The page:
Here’s what Wikipedia has to say about Smartphone Addiction: Addiction and dependency on the most sophisticated of communication systems (computers, tablets, and smart phone) decreases academic performance, face to face communication, social relations, causes psychological problems, and sometimes results in death. According to Dolan, “Addiction specialist Michael Dow said some people experience withdrawal symptoms like anxiety, insomnia and depression which are typically associated with substance abuse.” Most of the younger generation and college students are highly depend on computers, smart phones and the internet. They spend most of their time engaged with these man-made machines. Some of the younger generation forget their surroundings and they are not comfortable enough to make conversation with their own friends. Because of high dependability on modern communication devices, the number of car accidents increases from time to time due to texting, receiving, and making phone calls while driving. The recent news states that “The pilot of a medical helicopter that ran out of fuel and crashed, killing four people, was distracted by text messages when he should have been conducting pre-flight checks, accident investigators said Tuesday. The case “juxtaposes old issues of pilot decision making with a 21st-century twist” — distraction by portable electric devices, said National Transportation Safety Board Chairman Deborah Hersman (Helicopter ran out of gas; 4 died in the crash). These devices are helpful in acquiring information easily about anything, but people should know how, when and where to use these systems. You should consider the other parts of life including social relation and face to face communication. We should increase the performance of our own brains rather than depend on the machines so much.” Smartphone Addiction 

human-touchOkay, so maybe you are not in danger of crashing a helicopter while texting. But our social connections make us feel happier and more fulfilled.  For some, interaction on Facebook or other social media, finding old friends online, sharing status updates and pictures of cuddly kittens, is enough. For others, however, the distractions may keep them going, but won’t make them feel any less sad or lonely. It’s only with physical interaction, the “human touch,” that a person feels like they have a place in society.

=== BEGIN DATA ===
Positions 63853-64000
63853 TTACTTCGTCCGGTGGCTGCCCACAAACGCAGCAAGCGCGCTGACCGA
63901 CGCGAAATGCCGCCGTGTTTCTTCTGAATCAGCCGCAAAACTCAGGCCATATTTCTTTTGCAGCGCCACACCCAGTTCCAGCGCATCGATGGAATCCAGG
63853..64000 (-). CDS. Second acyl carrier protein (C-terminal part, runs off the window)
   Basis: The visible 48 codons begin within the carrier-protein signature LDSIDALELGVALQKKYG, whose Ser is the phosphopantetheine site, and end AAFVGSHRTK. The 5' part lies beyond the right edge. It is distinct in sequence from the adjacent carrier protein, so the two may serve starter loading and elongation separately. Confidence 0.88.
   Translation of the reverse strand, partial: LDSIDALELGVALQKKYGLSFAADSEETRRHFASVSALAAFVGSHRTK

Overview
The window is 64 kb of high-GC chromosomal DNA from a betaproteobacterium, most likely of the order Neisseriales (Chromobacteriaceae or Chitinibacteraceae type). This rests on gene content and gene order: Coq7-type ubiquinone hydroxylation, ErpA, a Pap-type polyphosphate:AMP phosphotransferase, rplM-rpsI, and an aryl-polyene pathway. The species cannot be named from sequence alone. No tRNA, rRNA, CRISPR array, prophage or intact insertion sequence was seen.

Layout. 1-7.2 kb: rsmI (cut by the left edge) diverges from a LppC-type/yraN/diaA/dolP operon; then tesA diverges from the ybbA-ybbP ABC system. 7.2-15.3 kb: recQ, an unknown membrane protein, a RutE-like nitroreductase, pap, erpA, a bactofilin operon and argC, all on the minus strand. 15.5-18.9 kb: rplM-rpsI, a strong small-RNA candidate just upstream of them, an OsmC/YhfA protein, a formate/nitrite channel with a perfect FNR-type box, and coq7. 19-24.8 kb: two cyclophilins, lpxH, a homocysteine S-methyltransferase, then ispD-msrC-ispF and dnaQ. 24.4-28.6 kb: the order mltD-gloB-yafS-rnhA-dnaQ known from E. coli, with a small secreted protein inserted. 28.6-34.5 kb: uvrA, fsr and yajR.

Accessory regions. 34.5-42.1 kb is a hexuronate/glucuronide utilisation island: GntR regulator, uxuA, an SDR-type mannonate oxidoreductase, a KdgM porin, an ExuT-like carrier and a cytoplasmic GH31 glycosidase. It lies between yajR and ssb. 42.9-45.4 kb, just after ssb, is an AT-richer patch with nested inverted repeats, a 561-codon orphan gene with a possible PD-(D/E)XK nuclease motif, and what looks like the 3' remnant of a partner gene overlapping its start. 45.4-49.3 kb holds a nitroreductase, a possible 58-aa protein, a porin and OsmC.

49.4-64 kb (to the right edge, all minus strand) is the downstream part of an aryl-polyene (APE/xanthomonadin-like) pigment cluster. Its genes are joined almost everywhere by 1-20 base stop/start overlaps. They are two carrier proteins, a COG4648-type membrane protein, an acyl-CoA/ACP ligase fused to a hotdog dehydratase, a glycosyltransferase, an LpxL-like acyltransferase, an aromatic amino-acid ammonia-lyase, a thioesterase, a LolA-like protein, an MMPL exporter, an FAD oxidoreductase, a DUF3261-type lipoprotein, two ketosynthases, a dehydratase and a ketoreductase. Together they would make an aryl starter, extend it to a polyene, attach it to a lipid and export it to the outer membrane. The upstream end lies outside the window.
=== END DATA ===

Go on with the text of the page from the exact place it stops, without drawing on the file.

According to psychologist Louise Hawkley, “Loneliness is not what people typically think it is. It’s not being alone. People can be alone and not be lonely. People can be surrounded by other people and yet feel lonely.”

I’m  So Lonesome, I Could Cry.”

Here’s a fun little test from Psychology Today. Take a peek if you think you might be one of those people dangerously obsessed with your phone.

The Fun Little Test

And call me. Maybe.

= RT =

Roxanne’s column appears here every Sunday 

Contact us at dbawis@rogers.com

DBAWIS ButtonRoxanne Tellier has been singing since she was 10 months old … no, really. Not like she’s telling anyone else how to live their lives, because she’s not judgmental, and most 10 month olds need a little more time to figure out how to hold a microphone. After years of doing things she didn’t want to do, she’s found herself working with a bunch of crazy people who are as batshit crazy and devoted to music as she is, and so she can be found every Monday at Cherry Cola’s, completely unable to think of anything funny to say, as the co-host of Bob Segarini’s The Bobcast. Come and mock her. She’s good with that. And she laughs. A lot. But not at you.

2 Responses to “Roxanne Tellier – Call Me, Maybe”

  1. Amen. My phone never rings yet it goes everywhere with me but for me it’s insurance, if my car breaks down, I can reach someone. It also keeps phone numbers available for my non-techie buddy. Occasionally I use the maps.
    It’s the same as email. I was just saying to someone how much I missed him even though I speak to him every day by email. I miss his smile, warmth, the wonderufl energy/vibe he gives me. Kids are missing out on great personal connections by communicating through the airwaves instead of in person.

  2. Glenn Gallup Says:

    Good column.